Homeowner’s Insurance Might Be Insufficient for Home-Based Business Owner

An increasing number of people are achieving the American Dream by establishing a home-based business that permits telecommuting.  There are approximately 14 million small-businesses in the U.S. that are home-based.  Almost 60 percent of businesses in operation for 3.5 years or longer are run from the owner’s primary residence.  While operation of a small-business from one’s home can provide a pathway to financial freedom and independence, a lack of financial and insurance planning can turn this entrepenurial dream into a total nightmare.

Owners of many home-based businesses hold the false assumption that their personal assets are covered by their commercial insurance policy.  The inaccuracy of this assumption often is discovered when an insured must make an insurance claim and discovers that his or her personal and business assets are at-risk.  When the line is blurred between work and home, the risk to an individual’s personal and business finances often becomes apparent after it is too late.

Below we have provided an overview of personal insurance implications of a home-based business:

  • Homeowner’s Coverage: Homeowner’s policies typically are not adequate for business needs and exposure.  An insured may want a business owner’s policy for general liability coverage or business property and business interruption losses.  Standard homeowner’s policies typically limit losses for business property to $2,500 in items inside the home and $250 away from the home.  A homeowner’s policy also typically does not provide coverage for liability claims arising out of a home business.  A typical homeowner policy also will not cover losses connected to the interruption in business production resulting from a property loss.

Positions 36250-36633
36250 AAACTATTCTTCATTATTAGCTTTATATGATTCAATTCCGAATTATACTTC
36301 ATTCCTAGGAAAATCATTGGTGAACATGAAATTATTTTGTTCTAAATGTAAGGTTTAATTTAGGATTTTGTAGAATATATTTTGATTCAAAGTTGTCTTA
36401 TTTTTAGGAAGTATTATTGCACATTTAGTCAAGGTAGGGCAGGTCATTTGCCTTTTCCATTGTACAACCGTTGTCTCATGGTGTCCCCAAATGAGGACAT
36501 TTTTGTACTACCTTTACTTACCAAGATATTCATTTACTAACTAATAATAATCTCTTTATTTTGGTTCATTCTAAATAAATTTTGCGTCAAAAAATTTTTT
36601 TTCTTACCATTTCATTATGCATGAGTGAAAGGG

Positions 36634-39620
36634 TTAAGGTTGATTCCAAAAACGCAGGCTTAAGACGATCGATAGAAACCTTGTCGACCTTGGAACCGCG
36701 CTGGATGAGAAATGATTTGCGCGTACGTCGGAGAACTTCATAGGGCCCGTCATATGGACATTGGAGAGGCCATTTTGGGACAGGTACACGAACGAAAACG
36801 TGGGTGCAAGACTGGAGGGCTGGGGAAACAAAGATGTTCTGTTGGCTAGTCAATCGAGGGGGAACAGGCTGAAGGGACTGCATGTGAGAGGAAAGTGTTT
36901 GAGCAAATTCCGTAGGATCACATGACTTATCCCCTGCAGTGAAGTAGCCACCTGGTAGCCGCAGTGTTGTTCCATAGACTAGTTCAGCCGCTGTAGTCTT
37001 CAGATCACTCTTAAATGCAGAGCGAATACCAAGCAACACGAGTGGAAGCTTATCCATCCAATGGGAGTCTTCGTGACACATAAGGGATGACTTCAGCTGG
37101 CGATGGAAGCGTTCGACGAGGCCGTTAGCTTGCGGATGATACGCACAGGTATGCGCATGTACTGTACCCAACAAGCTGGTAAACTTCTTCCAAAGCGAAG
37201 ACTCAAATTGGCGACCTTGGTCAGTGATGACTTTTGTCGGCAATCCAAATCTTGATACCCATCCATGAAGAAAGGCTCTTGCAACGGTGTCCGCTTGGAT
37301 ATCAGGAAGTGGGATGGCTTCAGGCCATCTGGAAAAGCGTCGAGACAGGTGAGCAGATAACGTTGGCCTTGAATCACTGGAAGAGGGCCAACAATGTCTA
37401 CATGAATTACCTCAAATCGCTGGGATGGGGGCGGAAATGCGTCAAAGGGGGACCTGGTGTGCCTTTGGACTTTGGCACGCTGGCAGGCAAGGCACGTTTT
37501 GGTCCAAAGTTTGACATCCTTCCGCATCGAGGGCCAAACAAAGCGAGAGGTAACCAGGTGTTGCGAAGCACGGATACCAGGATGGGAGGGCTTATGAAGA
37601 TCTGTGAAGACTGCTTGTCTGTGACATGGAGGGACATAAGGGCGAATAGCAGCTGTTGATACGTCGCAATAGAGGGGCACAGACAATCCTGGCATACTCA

• Auto Coverage: If your home based business uses a motor vehicle almost exclusively for a home business, the vehicle should be leased in the name of the principal insured party.  The coverage limit also might need to be increased to cover items permanently affixed to the vehicle such as refrigeration units and/or generators.  Auto insurance policies that cover business vehicles will tend to have higher limits and cover vehicles that are leased or otherwise not owned by the insured.
  • Life Insurance Coverage: If the home business is set up as a partnership, it might be worthwhile to investigate key person life insurance that names each partner as a beneficiary on the other partners’ policy.  If the partner passes away, the proceeds can be used to buy-out family members and continue business operations.
  • Health Insurance: Under the Affordable Care Act, owners of small businesses or those who are self-employed may qualify for tax credits when buying health insurance through the health insurance marketplace.

Commercial insurance coverage is a costly investment especially for startups, so business owners often must make tough decisions about the scope of coverage and policy limits.  Although the best approach is to discuss the issue with your insurance agent and an experienced insurance claims lawyer, this list can provide a helpful starting point when considering the magnitude of particular risks.  If you have questions about Florida commercial insurance claims, you are invited to contact our law firm to speak to an experienced Florida commercial insurance claims attorney.  My law firm represents policyholders in claims disputes in Miami and throughout Florida. The Law Firm of J.P. Gonzalez-Sirgo, P.A. offers free consultations and case evaluations. No Recovery, No Lawyer Fees. Call 305-461-1095 or Toll Free at 1-866-71-CLAIM. 

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